“I’m quite confident that for the foreseeable future, we’ll be fine,” Bettencourt said.

But Bettencourt acknowledged that lawmakers would have to revisit the cuts if the Texas economy takes a turn for the worse — though the boost in the homestead exemption would have to remain, given that it would be written into the state’s constitution.

Beyond explicit tax cuts, the package includes other tax reforms.

For the first time, some businesses will see a limit on how much their appraised property values, a key factor in the equation of how property tax bills get calculated, can grow each year. Homeowners already benefit from a 10% cap on how much their taxable home value can grow each year. But businesses currently don’t have such a cap.

The new cap would apply to commercial, mineral and residential properties that don’t receive a homestead exemption — like rental homes and apartment buildings — that are appraised at less than $5 million. Should voters greenlight the proposition, appraisal districts could not raise the taxable value of those properties by more than 20% each year for the next three years. The cap would expire in 2026 unless lawmakers and voters decide to extend it.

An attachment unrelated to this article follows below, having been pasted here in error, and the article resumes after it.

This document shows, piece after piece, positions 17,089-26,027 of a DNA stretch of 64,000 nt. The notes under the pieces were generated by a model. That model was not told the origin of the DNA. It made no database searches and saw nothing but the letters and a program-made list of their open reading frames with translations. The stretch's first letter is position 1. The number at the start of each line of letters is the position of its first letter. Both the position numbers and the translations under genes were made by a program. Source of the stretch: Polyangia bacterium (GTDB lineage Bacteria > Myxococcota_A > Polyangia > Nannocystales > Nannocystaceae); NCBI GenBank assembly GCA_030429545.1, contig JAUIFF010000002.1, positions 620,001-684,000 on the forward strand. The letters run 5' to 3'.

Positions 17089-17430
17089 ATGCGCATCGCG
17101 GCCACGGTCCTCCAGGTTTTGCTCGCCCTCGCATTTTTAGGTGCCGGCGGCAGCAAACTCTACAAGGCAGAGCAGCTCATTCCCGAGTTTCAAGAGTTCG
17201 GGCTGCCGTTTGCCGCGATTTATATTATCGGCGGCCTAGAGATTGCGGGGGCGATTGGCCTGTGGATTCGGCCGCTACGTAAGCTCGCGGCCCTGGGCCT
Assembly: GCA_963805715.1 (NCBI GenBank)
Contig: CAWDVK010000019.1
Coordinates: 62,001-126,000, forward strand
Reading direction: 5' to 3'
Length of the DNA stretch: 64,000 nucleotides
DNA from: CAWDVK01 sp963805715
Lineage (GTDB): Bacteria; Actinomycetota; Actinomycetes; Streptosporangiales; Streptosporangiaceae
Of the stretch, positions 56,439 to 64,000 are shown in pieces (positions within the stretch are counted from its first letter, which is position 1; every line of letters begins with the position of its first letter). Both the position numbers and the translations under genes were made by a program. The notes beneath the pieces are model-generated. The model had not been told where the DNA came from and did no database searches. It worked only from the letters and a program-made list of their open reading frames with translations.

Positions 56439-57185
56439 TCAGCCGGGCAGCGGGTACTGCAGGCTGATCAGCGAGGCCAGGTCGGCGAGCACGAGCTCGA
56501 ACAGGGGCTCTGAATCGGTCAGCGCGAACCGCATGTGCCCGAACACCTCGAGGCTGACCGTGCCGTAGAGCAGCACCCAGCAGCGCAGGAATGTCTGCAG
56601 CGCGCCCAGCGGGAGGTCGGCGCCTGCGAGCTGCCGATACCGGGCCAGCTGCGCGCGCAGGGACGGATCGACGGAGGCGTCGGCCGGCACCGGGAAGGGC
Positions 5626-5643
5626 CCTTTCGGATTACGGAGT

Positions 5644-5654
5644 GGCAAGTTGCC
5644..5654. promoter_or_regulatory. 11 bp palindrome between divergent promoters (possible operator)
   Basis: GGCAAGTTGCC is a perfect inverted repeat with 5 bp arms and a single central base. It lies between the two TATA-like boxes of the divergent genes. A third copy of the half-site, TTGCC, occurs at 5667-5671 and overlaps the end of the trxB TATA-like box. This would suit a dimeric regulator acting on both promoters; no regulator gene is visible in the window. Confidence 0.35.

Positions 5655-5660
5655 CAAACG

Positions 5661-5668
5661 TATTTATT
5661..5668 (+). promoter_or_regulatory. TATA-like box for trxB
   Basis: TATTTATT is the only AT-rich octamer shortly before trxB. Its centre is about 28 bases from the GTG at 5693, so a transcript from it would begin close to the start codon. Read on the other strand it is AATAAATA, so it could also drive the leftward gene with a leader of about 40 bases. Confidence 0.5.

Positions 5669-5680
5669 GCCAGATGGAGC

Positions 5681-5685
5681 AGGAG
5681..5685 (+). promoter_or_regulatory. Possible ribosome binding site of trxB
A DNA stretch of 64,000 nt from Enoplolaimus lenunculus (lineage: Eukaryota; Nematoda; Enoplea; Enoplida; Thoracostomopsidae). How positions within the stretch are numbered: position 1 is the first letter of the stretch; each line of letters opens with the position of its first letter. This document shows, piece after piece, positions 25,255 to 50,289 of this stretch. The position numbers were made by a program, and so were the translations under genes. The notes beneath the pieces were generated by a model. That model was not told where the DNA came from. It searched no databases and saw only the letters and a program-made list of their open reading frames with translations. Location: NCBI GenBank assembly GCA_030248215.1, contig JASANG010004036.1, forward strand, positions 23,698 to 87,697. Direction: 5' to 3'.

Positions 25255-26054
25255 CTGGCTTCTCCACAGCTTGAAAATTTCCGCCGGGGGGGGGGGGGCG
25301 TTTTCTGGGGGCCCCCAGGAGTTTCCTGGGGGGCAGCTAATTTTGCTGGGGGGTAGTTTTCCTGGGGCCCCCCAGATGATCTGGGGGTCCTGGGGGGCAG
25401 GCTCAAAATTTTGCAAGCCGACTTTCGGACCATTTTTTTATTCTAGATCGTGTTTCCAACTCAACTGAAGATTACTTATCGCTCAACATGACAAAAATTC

Tax policy experts have doubted the effectiveness of such a cap. Property values surged in 2022 amid the state’s exploding population and job growth, according to figures provided by the comptroller’s office. But outside of 2022, that kind of value growth wasn’t typical for most types of properties, even as Texas boomed over the past decade. Owners of commercial properties in 2022 saw the market value of their holdings grow by 15% on average — short of the 20% cap.